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Please use this identifier to cite or link to this item: http://hdl.handle.net/1959.3/69182
- A scenario based security characterisation of software components
- Khan, Khaled Md.; Han, Jun; Zheng, Yuliang
- In this paper, we propose a simple security characterisation model for software components. The proposed structure makes an attempt to model the security properties of interacting components based on 'scenarios'. The approach is adapted from the notion of 'scenarios' used in analysing qualities at the software architectural level. We argue that security of a software component does not exist in isolation but rather have strong binding with a use context such as whether a system is secure or not with respect to a specific threat. The notion of scenarios has led us to adopt a context-based security characterisation model of software components. We use message communication protocols and architectural description of components' functionality as valuable tools to describe a particular scenario of a composed system. This approach provides us with the means to identify the required security properties as well as ensured security properties of participating components in a compositional contract. The characterisation model is based on a simple structure that is used to capture the security properties of interacting components in a particular 'scenario'. The proposed structure consists of a predicate and four distinctive elements. The elements comprise identities of contracting components, operations to be performed in a compositional contract, required and ensured security attributes, and the data to be used in the particular compositional contract.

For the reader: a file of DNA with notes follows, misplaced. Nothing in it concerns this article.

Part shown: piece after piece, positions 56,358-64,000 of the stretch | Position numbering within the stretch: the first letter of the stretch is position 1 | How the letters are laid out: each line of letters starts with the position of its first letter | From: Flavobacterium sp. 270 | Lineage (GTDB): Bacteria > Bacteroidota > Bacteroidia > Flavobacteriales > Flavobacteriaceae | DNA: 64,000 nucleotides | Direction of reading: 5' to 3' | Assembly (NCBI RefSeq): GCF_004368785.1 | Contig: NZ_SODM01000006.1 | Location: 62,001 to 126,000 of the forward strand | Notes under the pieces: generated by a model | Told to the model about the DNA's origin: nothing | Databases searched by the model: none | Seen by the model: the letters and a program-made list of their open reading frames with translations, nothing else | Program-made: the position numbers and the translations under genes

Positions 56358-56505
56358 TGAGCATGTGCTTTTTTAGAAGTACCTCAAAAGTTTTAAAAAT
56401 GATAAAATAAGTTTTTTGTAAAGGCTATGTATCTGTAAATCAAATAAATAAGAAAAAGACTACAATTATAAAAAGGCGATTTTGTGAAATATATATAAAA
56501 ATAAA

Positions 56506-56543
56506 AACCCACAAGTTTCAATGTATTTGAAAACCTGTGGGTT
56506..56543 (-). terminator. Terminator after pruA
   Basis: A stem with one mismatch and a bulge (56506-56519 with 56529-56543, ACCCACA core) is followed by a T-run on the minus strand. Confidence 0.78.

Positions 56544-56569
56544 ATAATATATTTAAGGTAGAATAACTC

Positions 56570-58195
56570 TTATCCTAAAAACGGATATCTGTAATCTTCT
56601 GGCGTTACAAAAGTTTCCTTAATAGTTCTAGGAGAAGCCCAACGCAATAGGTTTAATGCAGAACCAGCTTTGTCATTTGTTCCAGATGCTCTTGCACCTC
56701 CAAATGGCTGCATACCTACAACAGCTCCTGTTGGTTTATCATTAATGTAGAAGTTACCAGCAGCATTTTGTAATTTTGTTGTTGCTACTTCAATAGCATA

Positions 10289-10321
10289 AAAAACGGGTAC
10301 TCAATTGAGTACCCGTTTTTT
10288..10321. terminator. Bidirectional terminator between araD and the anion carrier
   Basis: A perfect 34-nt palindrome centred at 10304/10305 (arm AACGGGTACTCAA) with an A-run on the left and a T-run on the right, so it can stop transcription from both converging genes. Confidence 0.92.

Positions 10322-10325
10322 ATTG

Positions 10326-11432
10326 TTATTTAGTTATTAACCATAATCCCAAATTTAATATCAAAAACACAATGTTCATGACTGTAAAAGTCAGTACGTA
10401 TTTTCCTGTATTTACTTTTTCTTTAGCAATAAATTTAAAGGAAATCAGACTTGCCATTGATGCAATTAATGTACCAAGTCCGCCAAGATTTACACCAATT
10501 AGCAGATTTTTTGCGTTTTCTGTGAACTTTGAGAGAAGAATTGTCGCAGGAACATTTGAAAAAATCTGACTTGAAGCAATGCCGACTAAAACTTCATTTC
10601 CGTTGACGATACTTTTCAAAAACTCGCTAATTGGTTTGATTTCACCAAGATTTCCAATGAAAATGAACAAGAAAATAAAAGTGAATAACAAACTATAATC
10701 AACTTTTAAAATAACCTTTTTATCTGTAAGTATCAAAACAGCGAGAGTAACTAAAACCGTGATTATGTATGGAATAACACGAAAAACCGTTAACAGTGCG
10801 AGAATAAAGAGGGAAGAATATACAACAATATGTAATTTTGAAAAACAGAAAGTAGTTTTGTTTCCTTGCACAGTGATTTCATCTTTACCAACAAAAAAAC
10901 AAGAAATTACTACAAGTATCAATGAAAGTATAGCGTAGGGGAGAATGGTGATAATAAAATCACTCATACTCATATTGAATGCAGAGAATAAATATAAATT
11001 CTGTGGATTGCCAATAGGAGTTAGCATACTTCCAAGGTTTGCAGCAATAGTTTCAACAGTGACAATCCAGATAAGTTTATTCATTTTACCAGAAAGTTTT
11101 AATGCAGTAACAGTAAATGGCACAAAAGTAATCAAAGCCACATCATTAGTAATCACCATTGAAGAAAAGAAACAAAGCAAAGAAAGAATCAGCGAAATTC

- Publication type
- Conference paper
- Proceedings of the 3rd Australasian Workshop on Software and System Architectures (AWSA 2000), Sydney, New South Wales, Australia, 19-20 November 2000
- Publication year
- Message communication protocols; Security characterisation model; Software components
- School of Network Computing, Monash University
- Publisher URL
- Copyright © 2000.
- Peer reviewed